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Parking lots to parks and permeable paving

My first experience with a known parking lot to park conversion was Halcyon Commons here in Berkeley. The community-initiated park was designed over the course of four years and was led by the Halcyon Neighborhood Association. City funding, sweat equity, and contributions from local businesses transformed the 28-space parking lot into a 0.2-acre municipal park (with stewardship by the neighborhood association) with "a tire swing, a community bulletin board, a community herb and flower garden, a wisteria-covered arbor, a grass field, and many trees and flowering bushes." Check out the the new gate.

Image: Schenley Plaza across from Schenley Park circa 1920s

Across the country, in Pittsburgh, Pennsylvania, Schenley Plaza was recently restored from a parking lot to its former status as a 5-acre public park. The restoration was spearheaded by the Pittsburgh Park Conservancy, a nonprofit conservancy that manages Pittsburgh's four large parks: Schenley, Frick, Highland, and Riverview. Schenley Plaza follows the design and management precedent set by Bryant Park in New York City: moveable chairs and tables, a generous lawn area (1 acre in the case of Schenley), programmed activities, and a restaurant, among other things.

Image: Schenley Plaza lawn in 2007

Other "unpaving the city surface" (Marcus Farr, Cite, Winter 2006) designs include Discovery Green in Houston, Grant and Millennium Parks in Chicago, Boston Common and Post Office Square in Boston. The latter park, according to Farr, was constructed when a five-story garage was undergrounded and created "1.7 acres of accessible and well-used downtown greenspace." Farr observes that the integration of infrastructure (parking) and greenspace can limit heat islands and satisfy "aesthetic needs."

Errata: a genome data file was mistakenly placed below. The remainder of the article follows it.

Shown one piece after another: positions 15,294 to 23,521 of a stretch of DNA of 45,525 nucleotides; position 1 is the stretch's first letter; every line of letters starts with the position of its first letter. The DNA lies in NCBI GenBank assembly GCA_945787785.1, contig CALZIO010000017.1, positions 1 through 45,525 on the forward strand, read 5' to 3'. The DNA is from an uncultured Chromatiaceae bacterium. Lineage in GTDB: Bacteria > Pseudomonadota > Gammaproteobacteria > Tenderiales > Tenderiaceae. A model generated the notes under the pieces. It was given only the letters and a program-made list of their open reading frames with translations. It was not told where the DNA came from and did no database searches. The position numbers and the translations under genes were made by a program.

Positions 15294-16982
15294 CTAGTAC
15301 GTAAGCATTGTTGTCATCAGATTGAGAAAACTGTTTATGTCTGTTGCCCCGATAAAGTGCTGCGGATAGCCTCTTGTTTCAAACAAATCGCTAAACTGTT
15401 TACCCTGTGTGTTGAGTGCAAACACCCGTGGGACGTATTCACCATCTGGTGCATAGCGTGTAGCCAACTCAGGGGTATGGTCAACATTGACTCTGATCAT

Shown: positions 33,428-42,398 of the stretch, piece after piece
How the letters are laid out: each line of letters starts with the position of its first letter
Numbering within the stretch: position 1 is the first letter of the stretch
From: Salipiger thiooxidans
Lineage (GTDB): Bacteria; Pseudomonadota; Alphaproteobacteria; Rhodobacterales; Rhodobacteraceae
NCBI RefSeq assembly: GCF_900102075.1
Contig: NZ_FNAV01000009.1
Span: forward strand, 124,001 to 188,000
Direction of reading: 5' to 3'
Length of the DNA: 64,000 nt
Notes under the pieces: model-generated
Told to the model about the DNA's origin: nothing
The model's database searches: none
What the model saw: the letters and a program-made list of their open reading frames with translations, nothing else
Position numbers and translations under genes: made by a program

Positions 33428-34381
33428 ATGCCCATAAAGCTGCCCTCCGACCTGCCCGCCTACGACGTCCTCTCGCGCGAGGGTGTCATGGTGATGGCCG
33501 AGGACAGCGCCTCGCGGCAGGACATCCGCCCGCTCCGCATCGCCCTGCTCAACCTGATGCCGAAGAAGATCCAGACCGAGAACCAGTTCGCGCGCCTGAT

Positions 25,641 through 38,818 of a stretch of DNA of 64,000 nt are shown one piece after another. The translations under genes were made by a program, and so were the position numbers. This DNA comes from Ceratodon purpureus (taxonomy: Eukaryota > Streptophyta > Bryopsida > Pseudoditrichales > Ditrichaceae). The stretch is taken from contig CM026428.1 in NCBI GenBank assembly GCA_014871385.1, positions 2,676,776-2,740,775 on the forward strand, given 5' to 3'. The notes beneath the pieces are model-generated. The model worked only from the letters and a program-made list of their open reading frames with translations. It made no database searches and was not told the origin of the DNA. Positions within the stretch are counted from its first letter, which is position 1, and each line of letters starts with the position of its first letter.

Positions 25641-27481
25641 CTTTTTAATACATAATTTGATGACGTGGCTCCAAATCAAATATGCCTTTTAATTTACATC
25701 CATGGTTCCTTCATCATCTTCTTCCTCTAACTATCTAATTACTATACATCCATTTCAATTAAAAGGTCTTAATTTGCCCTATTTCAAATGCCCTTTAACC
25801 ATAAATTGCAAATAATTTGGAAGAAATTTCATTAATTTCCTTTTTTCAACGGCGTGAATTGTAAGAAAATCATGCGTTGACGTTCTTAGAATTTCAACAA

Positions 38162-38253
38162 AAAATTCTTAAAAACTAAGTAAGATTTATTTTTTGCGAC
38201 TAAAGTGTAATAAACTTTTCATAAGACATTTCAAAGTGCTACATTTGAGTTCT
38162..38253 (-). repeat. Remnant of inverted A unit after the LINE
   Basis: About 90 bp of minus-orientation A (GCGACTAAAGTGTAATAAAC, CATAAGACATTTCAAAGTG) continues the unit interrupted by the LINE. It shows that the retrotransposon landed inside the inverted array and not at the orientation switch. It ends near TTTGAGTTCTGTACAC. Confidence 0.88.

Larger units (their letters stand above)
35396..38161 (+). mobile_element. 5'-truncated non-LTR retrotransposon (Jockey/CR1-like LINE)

Image: Wellman Courtyard, UC Berkeley, Blue-Green Building

Parking area redesign is not limited to reducing urban heat islands. The use of permeable paving has great watershed benefits: stormwater is intercepted, reducing the volume of runoff into the storm-sewer system as well as filtering pollutants as rainfall percolates through the soil beneath the pavers. Local examples, like the Wellman Courtyard on the UC Berkeley campus, have been documented by Blue-Green Building:

Above, in a courtyard among Beaux Arts buildings, pavers set in a sand base let rain soak in. Some pollutants are filtered out, and some water soaks into the native clay soil beneath. A perforated-pipe underdrain takes heavy flows to the storm drain, preventing floods.


Anonymous said…
I got a link to this in my Google Alerts because I work for the Pittsburgh Parks Conservancy. Thanks for the mention! There was a lot of attention paid during the Schenley Plaza project to not just making the area look green, but to being genuinely environmentally responsible. The use of structural soils, underground irrigation, and Western PA native plants for groundcover were just a few of the things we did to really green the area.

I've really enjoyed looking through your blog. I recently visited SF for the first time and will be coming back again soon, and your writing has given me a new perspective on the city.
Anonymous said…
Yeah for Google Alerts. I was in Pittsburgh in 2007 and met Meg Cheever and Phil Gruszka. I toured the plaza with Phil and he mentioned some of the elements you highlighted in your comment, thank you.
Anonymous said…
Very cool to see some of these ideas taking shape. Ronnie at Tilthy Rich was talking too about an SF program which encourages residents to rip up their cement parking strips and plant stuff. Good old Bay Area, always at the forefront!

BTW, I totally agree with you on that weirdly pruned tree I posted about today. I've just started to worry that if I post too much negative stuff, it will come back to bite me in some way. But I just couldn't resist that one, it was so weird I had to see what people thought!
Anonymous said…
What a great idea! I especially like the permeable paving technique. This is my first visit to your blog, and I really like your mission. I'll be back. :-)
Anonymous said…
Welcome to the blog Amber and thanks for your comments.